On Art & Heart / Inge Flint

On Art & Heart—Inge Flint (A series of conversations edited by Rhonda.H.Y.Mason)
On Art & Heart—Inge Flint (A series of conversations edited by Rhonda.H.Y.Mason)
On Art & Heart—Inge Flint (A series of conversations edited by Rhonda.H.Y.Mason)
On Art & Heart—Inge Flint (A series of conversations edited by Rhonda.H.Y.Mason)
On Art & Heart—Inge Flint (A series of conversations edited by Rhonda.H.Y.Mason)

Describe the scene before you right now.

I’m sitting in my studio—aka half of the garage. It’s in a transition state between tidy and messy. I have a habit of cleaning up after I’ve finished a series of paintings but, as I start work on new paintings, the studio slowly gets messier, my palette becomes layered with multiple layers of dried-up acrylic that I haven’t bothered to wash off, and bits of canvas start to accumulate in corners. I reckon it’s the ‘mum’ issue—when I get time to paint in the studio, you better be sure I'm there painting and not cleaning up. There are several paintings in progress hanging on the wall and next to them sit a grid full of marks on paper. I also have a table that sits at the end of my studio. It’s covered with pieces of gessoed canvas, most of them works-in-progress, and they sit next to a box full of beaten-up pastels.

Describe a moment from today to remember

After school today, I took a moment to sit down with my children and watch a movie. I don’t normally sit down; I tend more to try and do all the things that come with the after-school hustle and reply to any request with the phrase ‘I’ll be there in a minute.’ But today I sat with these little people, ate popcorn and fruit, and explained what was happening to my princess-obsessed daughter. I loved the way that they sat squished up next to me, almost on me—the divide between them and me being almost non-existent. Surprised that even my nine-year-old in all his staunchness wanted to have a turn sitting on my lap. These moments are beautiful and everyday and fleeting.

What fills you with joy?

The quiet everyday things. Light filtered through leaves leaving ethereal, shadowy images on walls. Feeling a warm breeze on my skin. Finding my legs moving at full speed as I run after my dog and feeling myself sucking down lungfuls of air. Seeing my eldest son finding peace. Hugging my other son as I cook dinner—I love the way he comes looking for cuddles frequently when he’s at home. Having my daughter look up at me and randomly telling me that she loves me. My dog being so happy to see me after me being away for five minutes! Being in the studio and finding myself in a ‘flow’ state. Stretching after sitting down for a while. Those quiet moments when I finally get to lie down in bed, pray out my thanks and struggles, snuggle up to my daughter, and fall asleep.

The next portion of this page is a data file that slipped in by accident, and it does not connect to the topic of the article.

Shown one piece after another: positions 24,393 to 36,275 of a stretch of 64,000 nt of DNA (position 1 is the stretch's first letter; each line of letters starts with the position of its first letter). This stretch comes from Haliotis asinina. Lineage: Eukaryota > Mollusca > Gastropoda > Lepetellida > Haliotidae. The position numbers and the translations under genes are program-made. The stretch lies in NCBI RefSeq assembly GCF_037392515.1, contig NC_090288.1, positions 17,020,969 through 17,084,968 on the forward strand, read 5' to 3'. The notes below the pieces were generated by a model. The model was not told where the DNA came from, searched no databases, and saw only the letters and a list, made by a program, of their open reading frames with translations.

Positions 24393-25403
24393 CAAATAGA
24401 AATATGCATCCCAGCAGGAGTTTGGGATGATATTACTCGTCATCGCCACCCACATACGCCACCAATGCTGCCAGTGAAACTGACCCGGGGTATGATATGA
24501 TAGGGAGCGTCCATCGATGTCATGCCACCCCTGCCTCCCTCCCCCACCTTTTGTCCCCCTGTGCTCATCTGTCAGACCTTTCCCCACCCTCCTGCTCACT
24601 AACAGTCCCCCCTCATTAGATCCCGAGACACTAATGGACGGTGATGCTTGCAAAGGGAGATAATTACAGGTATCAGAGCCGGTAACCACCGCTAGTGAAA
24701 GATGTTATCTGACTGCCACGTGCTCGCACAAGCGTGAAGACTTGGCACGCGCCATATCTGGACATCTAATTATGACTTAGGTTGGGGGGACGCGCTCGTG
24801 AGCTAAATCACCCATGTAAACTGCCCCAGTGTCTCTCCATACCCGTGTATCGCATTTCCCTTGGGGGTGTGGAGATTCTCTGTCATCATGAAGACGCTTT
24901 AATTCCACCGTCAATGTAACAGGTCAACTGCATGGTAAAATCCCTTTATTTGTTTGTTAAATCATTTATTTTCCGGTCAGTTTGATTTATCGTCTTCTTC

What fills you with hope?

Knowing that tomorrow the sun will rise and inexplicably all the troubles from the day before will have melted away. Seeing the morning sun peeking through the blinds. Knowing that I have a saviour who promises me that all my tears will be wiped away. That’s a pretty good promise.

What makes your heart ache?

Hard question! So many things. My son has been bullied for most of this year and it’s been heartbreaking watching his self esteem crumble after being so confident most of his life. After battling and working with the school, we’ve just had to cut our losses and walk away for my son’s wellbeing. And I feel as though this is just a small microcosm of what happens in this world; we feed ourselves lies by telling ourselves stories through mainstream media that the hero wins the day—and I do believe that’s what we all deeply crave but, in this present time, I don’t believe it to be true. Bullies win, people are killed because of their race, we wreck the earth and believe that by our own hands we can fix it, and the people who are meant to deliver justice simply don’t. It won’t be like this for all time but, on this side of Jesus returning, it is.

Describe a piece of art that is precious to you

I’m lucky enough to routinely swap art with other artists. One of my favourite paintings at the moment is a landscape piece by Molly Mansfield—it’s just such a beautiful piece that exudes so much peace. The best thing about art swaps is getting to know someone else better and deepening connections. These connections become intertwined with the art and are therefore much more precious to me.

Can you name a few artists who inspire you?

Cy Twombly, Joan Mitchell, Jean-Michel Basquiat, Heather Day, Rinko Kawauchi, and Karina Bania.

Are there any books about art that you have found helpful?

I haven’t been reading many art books lately, but I have been listening to the artist/mother podcast by Kaylan Buteyn. Kaylan is such a thoughtful interviewer and really uncovers the ‘why’ behind the artist and their work. It’s been so insightful and encouraging to listen to.

Is your art driven by heartache or hope or both?

Certainly when I was younger, heartache drove my art; it allowed me to process the messy parts of life that I couldn’t bear or properly articulate. My pain would become an image. As I’ve grown older, heartache is still abundant but perhaps I’m more at peace with it. All I seek in my work now is to find peace. A sense of peace in the act of creating and a sense of peace present in the final work.


You can follow Inge on Instagram here and you can visit her website here. You can read the other posts in this series here.